What Every Person Needs to Know About Their Rights to Mental Health Coverage

By: Nicole Carrillo, Staff Attorney, Disability Rights California
drcDid you know that approximately one in five people have a mental health disability? About one-third of Californians go without mental health treatment. Few are aware of the right to equal insurance coverage or how to advocate for it; this prevents people from getting what they need.

There are two mental health parity laws that apply to Californians: a state parity law and a federal parity law. Which law applies depends on the type of health plan and who provides coverage.

What is Mental Health Parity?
It means equal insurance coverage for mental health care. State and federal parity laws require that health plans provide mental health benefits equal to those for other health benefits.

For example, plans cannot make you pay more for mental health therapy appointments than you pay for physical health appointments. This doesn’t mean services are exactly the same; mental health services don’t always have an equal in other health services. What it means is a plan cannot make it more difficult or expensive to receive medically necessary mental health services.

California Parity Law

The 1999 California Mental Health Parity Act applies to California’s state-regulated private insurers. It does not include “self-funded” plans; nor does it include federal programs such as Medicare, Medi-Cal, or Veterans Administration programs. Federal parity laws may apply to plans or programs not covered by California law.

What must be provided under California law?

Required benefits include outpatient services; inpatient hospital services; partial hospital services; and prescription drugs as long as they are included for physical conditions. The plan must cover all “medically necessary treatment” for “severe mental illnesses” such as residential care.[1] If your health plan isn’t providing equal coverage – you can take action.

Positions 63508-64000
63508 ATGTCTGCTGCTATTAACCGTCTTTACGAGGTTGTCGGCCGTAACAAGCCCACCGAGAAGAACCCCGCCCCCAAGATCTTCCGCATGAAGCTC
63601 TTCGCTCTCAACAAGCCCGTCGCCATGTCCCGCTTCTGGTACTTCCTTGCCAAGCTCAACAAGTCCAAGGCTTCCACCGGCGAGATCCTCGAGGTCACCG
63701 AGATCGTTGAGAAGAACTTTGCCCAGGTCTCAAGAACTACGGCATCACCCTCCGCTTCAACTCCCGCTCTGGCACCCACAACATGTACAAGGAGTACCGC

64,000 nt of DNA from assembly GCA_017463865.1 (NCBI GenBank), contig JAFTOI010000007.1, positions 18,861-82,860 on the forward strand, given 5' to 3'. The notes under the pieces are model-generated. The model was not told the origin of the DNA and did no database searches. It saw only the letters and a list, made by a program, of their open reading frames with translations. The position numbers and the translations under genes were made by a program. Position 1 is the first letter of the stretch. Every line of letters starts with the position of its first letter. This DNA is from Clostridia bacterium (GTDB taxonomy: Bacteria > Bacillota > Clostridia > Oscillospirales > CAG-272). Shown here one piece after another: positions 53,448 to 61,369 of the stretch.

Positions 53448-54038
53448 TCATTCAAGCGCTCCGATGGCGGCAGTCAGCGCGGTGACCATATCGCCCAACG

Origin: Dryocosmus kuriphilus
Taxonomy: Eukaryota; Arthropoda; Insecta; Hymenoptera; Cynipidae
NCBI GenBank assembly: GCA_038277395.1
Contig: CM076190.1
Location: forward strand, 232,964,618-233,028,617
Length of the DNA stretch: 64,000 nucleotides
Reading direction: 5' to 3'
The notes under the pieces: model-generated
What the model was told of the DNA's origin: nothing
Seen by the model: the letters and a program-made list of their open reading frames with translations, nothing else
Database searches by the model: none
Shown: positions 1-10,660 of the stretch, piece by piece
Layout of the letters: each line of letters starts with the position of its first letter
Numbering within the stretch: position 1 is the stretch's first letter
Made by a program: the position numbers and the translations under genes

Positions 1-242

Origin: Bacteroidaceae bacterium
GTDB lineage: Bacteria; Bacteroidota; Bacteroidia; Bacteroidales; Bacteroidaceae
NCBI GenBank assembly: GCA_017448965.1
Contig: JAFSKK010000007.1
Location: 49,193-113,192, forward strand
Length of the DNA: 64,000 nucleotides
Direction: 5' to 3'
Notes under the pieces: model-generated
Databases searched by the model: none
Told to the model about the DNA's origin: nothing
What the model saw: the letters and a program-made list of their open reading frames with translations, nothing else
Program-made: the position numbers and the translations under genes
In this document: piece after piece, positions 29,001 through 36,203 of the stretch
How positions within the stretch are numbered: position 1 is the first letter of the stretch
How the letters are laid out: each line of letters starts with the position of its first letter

You Have the Right
• To diagnosis and medically necessary mental health treatment
• To change your doctor if you are not satisfied
• To see and get a copy of medical records
• To get a second opinion
• To challenge a health plan coverage denial

Did you know?
Disability Rights California helps with mental health parity issues by providing counsel and advice, technical assistance to file complaints, and direct representation in select cases raising systemic issues. For more information on our mental health parity project contact Margaret Johnson.
Phone: (916) 504-5800
Email: [email protected]

Our parity project is funded by county mental health departments with Mental Health Services Act prevention and early Intervention funds provided through CalMHSA.

 

[1] See Harlick v. Blue Shield of California, 686 F.3d 699 (9th Cir. 2012).


 

nicoleNicole Carrillo is a staff attorney with the Advocacy Unit at Disability Rights California where she focuses on advocating and educating California’s diverse communities about mental health parity law to prevent and reduce discrimination. Nicole earned her B.A. in English from the University of Nevada Las Vegas and her J.D. from Golden Gate University School of Law. Personal experience has given her the passionate commitment to breaking through the barrier of discrimination, for herself and others. Nicole can be reached at 1-800-776-5746 or 916-504-5972.

 

*Guest blog: Each Mind Matters provides a platform for open dialogue and varying perspectives about mental health. The opinions of the author of guest blogs don’t necessarily reflect those of Each Mind Matters. If you have questions or comments about a blog written by a guest writer we encourage you to continue the discussion with the author by contacting the organization listed in the bio.